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Invisible Workers: African Women and the Problem of the Self- Employed in Labour History

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Applying Marxist categories to Africa has always posed problems most particularly when dealing with the self-employed. Most sub-Saharan countries have populations who are mostly self-employed in various capacities, and yet the focus of most African labor history has been on wage earners, following the traditional Marxist perspective regarding the emergence of a proletariat. Not coincidentally, such a focus has also eliminated from consideration the class position of most women and most agricultural laborers. Petty commodity production tends to be overlooked or regarded as transient, and yet it has been growing at a rapid rate. This paper attempts a theoretical reformulation to modify Marxist theory into a Marxian approach which accounts for the impact of the world capitalist economy on the masses of the African population. It is heavily influenced by socialist feminist analyses which view the household as a power structure allocating labor and resources, and by studies of small African entepreneurs and the social impact of development projects.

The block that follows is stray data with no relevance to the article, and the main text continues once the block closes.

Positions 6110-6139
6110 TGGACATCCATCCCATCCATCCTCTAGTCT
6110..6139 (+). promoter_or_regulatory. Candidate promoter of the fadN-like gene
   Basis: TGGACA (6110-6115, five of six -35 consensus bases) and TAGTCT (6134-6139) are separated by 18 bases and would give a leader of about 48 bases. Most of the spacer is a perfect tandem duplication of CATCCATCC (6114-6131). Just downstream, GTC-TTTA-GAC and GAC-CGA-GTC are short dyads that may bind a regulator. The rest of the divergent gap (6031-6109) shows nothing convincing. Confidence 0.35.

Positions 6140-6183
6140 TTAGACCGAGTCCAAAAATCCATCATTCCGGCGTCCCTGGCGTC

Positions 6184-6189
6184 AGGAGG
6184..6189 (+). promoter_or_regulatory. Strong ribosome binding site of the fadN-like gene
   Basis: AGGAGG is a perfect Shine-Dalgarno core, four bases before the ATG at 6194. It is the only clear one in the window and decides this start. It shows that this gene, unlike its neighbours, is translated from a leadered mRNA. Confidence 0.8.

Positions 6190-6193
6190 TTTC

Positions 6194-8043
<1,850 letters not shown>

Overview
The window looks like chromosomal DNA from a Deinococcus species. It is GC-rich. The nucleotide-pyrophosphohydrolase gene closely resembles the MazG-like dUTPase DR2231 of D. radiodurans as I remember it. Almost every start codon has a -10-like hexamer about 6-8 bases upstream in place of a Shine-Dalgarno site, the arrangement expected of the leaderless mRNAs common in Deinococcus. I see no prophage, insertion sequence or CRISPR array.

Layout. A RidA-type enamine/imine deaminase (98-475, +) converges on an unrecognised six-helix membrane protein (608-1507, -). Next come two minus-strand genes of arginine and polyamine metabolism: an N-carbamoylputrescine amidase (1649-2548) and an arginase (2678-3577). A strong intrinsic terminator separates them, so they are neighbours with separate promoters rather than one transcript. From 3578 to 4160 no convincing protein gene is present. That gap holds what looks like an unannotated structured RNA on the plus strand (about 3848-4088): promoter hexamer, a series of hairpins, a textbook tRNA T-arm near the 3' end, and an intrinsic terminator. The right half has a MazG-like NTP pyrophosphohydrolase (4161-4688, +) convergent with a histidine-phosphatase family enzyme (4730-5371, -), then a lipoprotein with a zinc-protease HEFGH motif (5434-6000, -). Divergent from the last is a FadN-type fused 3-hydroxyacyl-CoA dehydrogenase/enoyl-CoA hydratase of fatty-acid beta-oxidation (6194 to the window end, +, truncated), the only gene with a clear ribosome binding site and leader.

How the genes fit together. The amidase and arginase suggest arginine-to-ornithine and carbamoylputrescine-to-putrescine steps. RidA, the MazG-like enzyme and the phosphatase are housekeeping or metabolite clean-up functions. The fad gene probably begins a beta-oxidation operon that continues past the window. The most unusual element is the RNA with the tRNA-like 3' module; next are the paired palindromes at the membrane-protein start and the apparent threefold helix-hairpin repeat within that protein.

Affiliations: 1: Ohio State University, Columbus, OH, U.S.A.

10.1163/156852188X00114
/content/journals/10.1163/156852188x00114
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/content/journals/10.1163/156852188x00114
1988-01-01
2016-12-03

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